8 Items You Should Be Able to Find in Every Hiker’s Home

8 Items You Should Be Able to Find in Every Hiker’s Home

8 Items You Should Be Able to Find in Every Hiker’s Home


The trail might be considered your second home, but unless you’re a nomad, you probably have an actual shelter you sleep in when you’re not hiking. How you live at home is probably very telling of what kind of person you are, or at least what interests you possess. While every hiker lives two lives, the one outside and the one indoors, we can guess that your home probably has a few of these very important items.

1. A Food Dehydrator

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Every hiker needs a food dehydrator in his or her home so they can prepare meals for the trail. A food dehydrator allows you to bring nutritious foods that you wouldn’t otherwise be able to bring, either because they’ll go bad or they’re too bulky. A decent food dehydrator costs about $50 and we’re sure it’s paid for itself by now.

2. Moth Balls and Dryer Sheets

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Sometimes, the hiking gear needs to sit in the closet for a while. As sad as that might be, and as eager as you might be to take it out of the closet, you need to take care of your gear while it’s there. Moth balls help to keep your clothes in good condition. Dryer sheets or fabric softener sheets help keep the clothes smelling fresh (especially because moth balls smell awful).

3. A Bench or Somewhere to Sit Outside

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Even if you’re able to hit the trail every weekend, it’s nice to experience the outdoors and some fresh air whenever you get a chance. Every hiker’s home needs this if they don’t already have it. Whether you have a porch, a yard, or a little tiny space outside your front door, get a bench or something to sit on. Come out here to read a book, drink a glass of wine or a beer, or to just sit and admire the nature around you.

4. Maps

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A hiker’s home should have plenty of maps. Whether you hang these up on the wall and mark the places you’ve explored, or you keep them folded up in a basket near your coffee table, they’re pretty much a necessity. The maps not only let you dream about your next adventure, they also help you physically plan it out. (And later plug into your GPS!)

5. Environmentally-Friendly Products

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It’s safe to assume that if you’re an avid hiker, you’re probably passionate about the environment. While there’s the occasional backpacker that doesn’t hike responsibly, we’re hoping you don’t fall under this category. The way you live on the trail, therefore, should be very similar to the way you live at home. Try to buy environmentally-friendly products when you can.

6. A Bookshelf

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Not all hikers are the reading type. We get that. But, a bookshelf doesn’t have to be only for displaying books. You can put up your favorite hiking photographs, things you’ve collected from your hikes, cool hiking-related displays, etc. Of course, we aren’t opposed to recommending a few good cookbooks or hiking memoirs to put up there, too.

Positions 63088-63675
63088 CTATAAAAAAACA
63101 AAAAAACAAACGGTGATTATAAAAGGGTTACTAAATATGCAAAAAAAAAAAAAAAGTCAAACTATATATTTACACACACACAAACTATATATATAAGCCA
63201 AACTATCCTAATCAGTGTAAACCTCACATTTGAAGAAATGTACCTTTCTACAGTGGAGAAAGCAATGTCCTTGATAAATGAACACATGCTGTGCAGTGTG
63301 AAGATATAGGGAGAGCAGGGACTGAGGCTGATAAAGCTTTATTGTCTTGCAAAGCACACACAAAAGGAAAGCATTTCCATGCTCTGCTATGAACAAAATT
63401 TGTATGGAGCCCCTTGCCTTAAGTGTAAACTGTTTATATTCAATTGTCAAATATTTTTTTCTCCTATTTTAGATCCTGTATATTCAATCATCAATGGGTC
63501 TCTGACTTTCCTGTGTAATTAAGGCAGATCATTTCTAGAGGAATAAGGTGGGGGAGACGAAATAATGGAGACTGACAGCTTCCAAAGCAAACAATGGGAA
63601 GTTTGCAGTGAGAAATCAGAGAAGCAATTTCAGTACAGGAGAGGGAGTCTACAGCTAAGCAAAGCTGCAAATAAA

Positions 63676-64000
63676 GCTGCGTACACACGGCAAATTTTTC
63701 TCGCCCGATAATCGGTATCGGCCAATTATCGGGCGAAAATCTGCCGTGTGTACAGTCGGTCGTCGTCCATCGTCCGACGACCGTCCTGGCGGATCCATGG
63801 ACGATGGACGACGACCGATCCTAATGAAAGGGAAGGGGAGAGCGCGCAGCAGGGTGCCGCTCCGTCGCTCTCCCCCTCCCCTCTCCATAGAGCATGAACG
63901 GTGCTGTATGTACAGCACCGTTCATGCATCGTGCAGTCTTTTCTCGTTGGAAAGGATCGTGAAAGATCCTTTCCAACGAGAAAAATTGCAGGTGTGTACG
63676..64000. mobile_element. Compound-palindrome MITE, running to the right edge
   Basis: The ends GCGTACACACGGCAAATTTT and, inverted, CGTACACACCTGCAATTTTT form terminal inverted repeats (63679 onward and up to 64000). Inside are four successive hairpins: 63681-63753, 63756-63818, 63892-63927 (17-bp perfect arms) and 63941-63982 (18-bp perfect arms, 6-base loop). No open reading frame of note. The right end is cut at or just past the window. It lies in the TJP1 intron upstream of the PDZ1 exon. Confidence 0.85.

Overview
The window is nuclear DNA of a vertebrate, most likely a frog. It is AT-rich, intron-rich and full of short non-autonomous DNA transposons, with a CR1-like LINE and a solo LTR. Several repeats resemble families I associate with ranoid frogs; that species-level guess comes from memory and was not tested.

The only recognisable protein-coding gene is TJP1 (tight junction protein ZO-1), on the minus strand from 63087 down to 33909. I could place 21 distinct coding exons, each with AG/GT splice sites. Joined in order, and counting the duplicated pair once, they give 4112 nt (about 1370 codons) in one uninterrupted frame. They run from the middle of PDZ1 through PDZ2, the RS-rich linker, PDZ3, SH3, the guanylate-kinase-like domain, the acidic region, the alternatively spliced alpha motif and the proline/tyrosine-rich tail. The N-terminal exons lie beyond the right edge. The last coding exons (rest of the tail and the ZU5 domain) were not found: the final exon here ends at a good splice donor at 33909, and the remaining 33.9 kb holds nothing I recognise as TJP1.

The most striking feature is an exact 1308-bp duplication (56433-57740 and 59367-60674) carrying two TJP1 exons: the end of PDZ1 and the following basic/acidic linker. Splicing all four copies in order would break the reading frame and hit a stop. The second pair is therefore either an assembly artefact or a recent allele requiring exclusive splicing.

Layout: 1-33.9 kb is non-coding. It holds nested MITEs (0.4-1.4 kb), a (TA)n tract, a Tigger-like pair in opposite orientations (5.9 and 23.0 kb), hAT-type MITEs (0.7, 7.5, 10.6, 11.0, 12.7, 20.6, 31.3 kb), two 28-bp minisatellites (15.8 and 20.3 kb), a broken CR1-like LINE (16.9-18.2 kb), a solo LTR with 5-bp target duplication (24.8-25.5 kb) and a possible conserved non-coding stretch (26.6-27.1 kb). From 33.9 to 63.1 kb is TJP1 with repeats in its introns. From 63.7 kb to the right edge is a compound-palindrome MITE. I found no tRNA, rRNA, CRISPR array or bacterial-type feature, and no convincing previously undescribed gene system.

7. Clothes for Every Season

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While most hikers are probably minimalists, we can bet your closet has a nice blend of clothing for every season. You got your winter clothes, your summer clothes, your rain clothes, your snow clothes, your “it’s-a-little-bit-chill- today” clothes, etc. Below that, you have a few pairs of hiking boots, sandals, and maybe a pair of trail-running shoes. Maybe there’s a hat, gloves, a scarf, and compression socks throw in there, too. How accurate are we?

8. Hiking-Themed Decorations

hiker's home, decorations, hiking-themed

What hiker wouldn’t want to have the beauty of hiking staring them in the face every morning when they wake up? Decorating your house in a hiking theme would be the perfect way to bring the trail home with you. A hiker’s home might have anything from hiking-themed comforter on the bed to hiking-themed pillows on the couch. They might have hiking-themed jewelry and hiking-themed t-shirts. We wouldn’t be surprised if your house looked like you basically installed a forest right inside of it.

Hikers don’t live in tents all year round (even though many of us which we could). That being said, it’s not surprising that a hiker’s home would include many of these items, to connect them to the outdoors even when they can’t be there.


hanalarock I'm Hana- a freelance travel writer and teacher who currently lives in South Korea. I'm originally from New York, but have spent the last two years traveling and living abroad. My first time hiking in the US was when I traveled around the country as a teenager. Though, my first adult backpacking trip was a year ago, when I hiked from Thailand down to Singapore for a month. I'm looking forward to many more adventures in the future. Visit my site for more information.